doxazosin. These can also be used for
prostate problems in men
• Vasodilators such as diazoxide or
sodium nitroprusside
• Cardiac glycosides such as digoxin
• Medicines to lower blood pressure
If you are not sure if any of the above
apply to you, talk to your doctor or
pharmacist before taking Clonidine.
Taking Clonidine with food and drink
You may feel drowsy while taking
Clonidine. Drinking alcohol while taking
Clonidine can make this worse.
Pregnancy and breast-feeding
Do not take Clonidine if you are
pregnant, likely to get pregnant or are
breast-feeding.
Driving or using machines
You may feel drowsy, dizzy or could
have some disturbances of vision. If
affected, you should not drive, operate
machinery or take part in any activities
where these may put you or others at
risk.
Important information about some of
the ingredients of Clonidine
Clonidine contains lactose and sucrose
(types of sugar). If you have been told
by your doctor that you cannot tolerate
or digest some sugars, talk to your
doctor before taking this medicine.
3. HOW TO TAKE CLONIDINE
TABLETS
Always take Clonidine exactly as your
doctor has told you. You should check
with your doctor or pharmacist if you are
not sure.
Taking this medicine
• Take this medicine by mouth
• The usual starting dose is 50
micrograms (two tablets), two times
a day
• If necessary, after two weeks, your
doctor may increase the dose to 75
micrograms (three tablets), two times
a day

If you forget to take Clonidine
If you forget a dose, take it as soon as
you remember it. However, if it is nearly
time for the next dose, skip the missed
dose. Do not take a double dose to
make up for a forgotten dose.
If you stop taking Clonidine
Do not stop taking Clonidine without first
talking to your doctor.
If you have any further questions on the
use of Clonidine, ask your doctor or
pharmacist.
4. POSSIBLE SIDE EFFECTS
Like all medicines, Clonidine can cause
side effects, although not everybody
gets them.
The side effects described below have
been experienced by people taking
Clonidine. They are listed as either very
common, common, uncommon, rare or
not known.
Very common (affects more than 1 in 10
people)
• Dizziness, feeling tired and more
relaxed than usual (sedation)
• Feeling dizzy when you stand up
(because your blood pressure has
fallen sharply)
• Dry mouth
Common (affects less than 1 in 10
people, more than 1 in 100 people)
• Depression, sleeping problems
• Headache
• Constipation, feeling sick (nausea),
pain below the ear (from the salivary
gland), being sick (vomiting)
• Erectile dysfunction
• Fatigue
Uncommon (affects less than 1 in 100
people, more than 1 in 1,000 people)
• Problems with understanding what is
happening around you, hallucinations,
nightmares
• Your hands and feet feeling different
(‘altered sensation’)
• Regular unusually slow heart beat
• Raynaud’s phenomenon (a problem
with circulation to the fingers and toes)
• Itching, rash, urticaria (nettle rash)
• A feeling of discomfort and fatigue
(‘malaise’)
Rare (affects less than 1 in 1,000
people, more than 1 in 10,000 people)
• Breast growth (‘gynaecomastia’) in
men
• Dry eyes
• Irregular heartbeat
• Drying out of the lining of the nose
• Pseudo-obstruction of the large bowel,
which causes colicky pain, vomiting
and constipation. Contact your doctor
straight away if you have all these side
effects.
• Hair loss
• Increase in your blood sugar

Reporting of side effects
If you get any side effects, talk to your
doctor, pharmacist or nurse. This
includes any possible side effects not
listed in this leaflet. You can also report
side effects directly via the Yellow Card
Scheme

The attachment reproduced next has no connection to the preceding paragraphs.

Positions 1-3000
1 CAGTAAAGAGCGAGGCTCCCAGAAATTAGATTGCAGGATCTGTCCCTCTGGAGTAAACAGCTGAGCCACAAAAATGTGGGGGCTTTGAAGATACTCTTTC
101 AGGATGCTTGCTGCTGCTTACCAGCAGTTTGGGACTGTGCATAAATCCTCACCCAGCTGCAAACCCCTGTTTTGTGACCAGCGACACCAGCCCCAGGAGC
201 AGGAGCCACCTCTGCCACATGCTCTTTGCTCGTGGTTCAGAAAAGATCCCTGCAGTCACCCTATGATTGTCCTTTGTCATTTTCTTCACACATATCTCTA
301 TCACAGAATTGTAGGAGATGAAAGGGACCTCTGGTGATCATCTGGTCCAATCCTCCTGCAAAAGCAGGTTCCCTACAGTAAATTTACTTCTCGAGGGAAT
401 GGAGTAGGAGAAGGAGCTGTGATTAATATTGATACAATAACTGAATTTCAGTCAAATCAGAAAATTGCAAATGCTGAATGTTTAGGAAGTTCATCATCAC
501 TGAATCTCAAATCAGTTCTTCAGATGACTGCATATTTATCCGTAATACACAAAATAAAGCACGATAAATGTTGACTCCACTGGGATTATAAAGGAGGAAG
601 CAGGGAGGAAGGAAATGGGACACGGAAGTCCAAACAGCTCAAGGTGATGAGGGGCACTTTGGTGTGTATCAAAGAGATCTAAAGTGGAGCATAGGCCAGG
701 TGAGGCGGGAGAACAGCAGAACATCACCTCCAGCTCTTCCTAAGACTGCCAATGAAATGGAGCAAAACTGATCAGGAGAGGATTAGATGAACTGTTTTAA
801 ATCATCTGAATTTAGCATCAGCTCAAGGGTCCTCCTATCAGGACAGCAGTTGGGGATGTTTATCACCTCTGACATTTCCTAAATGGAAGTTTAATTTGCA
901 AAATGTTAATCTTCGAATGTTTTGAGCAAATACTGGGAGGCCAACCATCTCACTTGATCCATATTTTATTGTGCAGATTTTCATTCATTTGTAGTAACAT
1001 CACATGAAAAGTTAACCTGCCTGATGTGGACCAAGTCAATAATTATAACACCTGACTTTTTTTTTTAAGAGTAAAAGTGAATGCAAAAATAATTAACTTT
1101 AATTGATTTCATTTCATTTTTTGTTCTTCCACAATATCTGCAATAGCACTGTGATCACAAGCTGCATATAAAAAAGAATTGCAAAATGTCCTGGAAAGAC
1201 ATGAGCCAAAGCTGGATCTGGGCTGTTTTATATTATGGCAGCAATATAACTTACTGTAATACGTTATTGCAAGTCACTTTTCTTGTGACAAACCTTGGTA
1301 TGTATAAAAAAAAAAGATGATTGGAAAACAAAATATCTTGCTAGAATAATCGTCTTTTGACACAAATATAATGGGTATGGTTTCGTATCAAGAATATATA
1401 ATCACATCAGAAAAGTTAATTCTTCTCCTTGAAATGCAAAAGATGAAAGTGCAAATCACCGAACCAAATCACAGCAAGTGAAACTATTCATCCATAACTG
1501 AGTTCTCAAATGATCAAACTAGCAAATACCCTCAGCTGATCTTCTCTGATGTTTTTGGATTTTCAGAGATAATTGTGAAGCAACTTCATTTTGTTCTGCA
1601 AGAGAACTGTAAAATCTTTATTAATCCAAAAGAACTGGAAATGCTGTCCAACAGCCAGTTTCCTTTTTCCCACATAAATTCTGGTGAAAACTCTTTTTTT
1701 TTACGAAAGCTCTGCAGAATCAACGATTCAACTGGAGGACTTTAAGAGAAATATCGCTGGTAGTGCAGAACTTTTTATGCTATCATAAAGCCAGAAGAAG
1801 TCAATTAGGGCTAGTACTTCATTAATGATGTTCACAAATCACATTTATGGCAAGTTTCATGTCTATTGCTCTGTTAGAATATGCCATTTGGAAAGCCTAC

Website: www.mhra.gov.uk/yellowcard.
By reporting side effects you can help
provide more information on the safety
of this medicine.
5. HOW TO STORE CLONIDINE
TABLETS
Keep out of the sight and reach of
children.
Do not store above 25°C.
Keep the blister strips in the outer
carton.
Do not use Clonidine after the expiry
date which is stated on the packaging
after ‘EXP’. The expiry date refers to the
last day of that month.
If your tablets become discoloured, or
you notice any other signs of
deterioration, please contact your
pharmacist who will advise you what to
do.
Medicines should not be disposed of via
wastewater or household waste. Ask
your pharmacist how to dispose of
medicines no longer required. These
measures will help protect the
environment.
6. FURTHER INFORMATION
What Clonidine contains
• The active substance is clonidine
hydrochloride.
Each coated tablet contains 25
micrograms of clonidine hydrochloride.
• The other ingredients are: calcium
hydrogen phosphate, lactose
monohydrate, maize starch, colloidal
anhydrous silica, povidone, starch,
magnesium stearate, sucrose, talc,
acacia, macrogol 6000, carnauba wax,
white wax, indigo carmine (E132),
titanium dioxide (E171).
What Clonidine looks like and
contents of the pack
Clonidine tablets are blue, biconvex,
sugar-coated tablets.
Clonidine tablets are available in blister
packs of 100 Tablets.
Manufactured by: Delpharm Reims, 10
rue Colonel Charbonneaux, 51100
Reims, France.
Procured from within the EU by the
Product Licence Holder: Expono Ltd,
Cornwall Road, Smethwick, B66 2JT,
UK.
Repackaged by: N.G. Ltd, West
Midlands, B66 2JT, UK.
PL 22961/0168 - Clonidine
Hydrochloride 25 microgram Tablets
Revision Date: 15.11.2016

POM

Not known
• Confusion, loss of libido
• Blurred vision
• Abnormally slow heart beat

Clonidine is not recommended for
children.

As you may get dry eyes whilst taking
this medicine, this may be a problem if
you wear contact lenses.
Ref: 776

Ref: 776

Expand Transcript

Source: Medicines and Healthcare Products Regulatory Agency

Disclaimer: Every effort has been made to ensure that the information provided here is accurate, up-to-date and complete, but no guarantee is made to that effect. Drug information contained herein may be time sensitive. This information has been compiled for use by healthcare practitioners and consumers in the United States. The absence of a warning for a given drug or combination thereof in no way should be construed to indicate that the drug or combination is safe, effective or appropriate for any given patient. If you have questions about the substances you are taking, check with your doctor, nurse or pharmacist.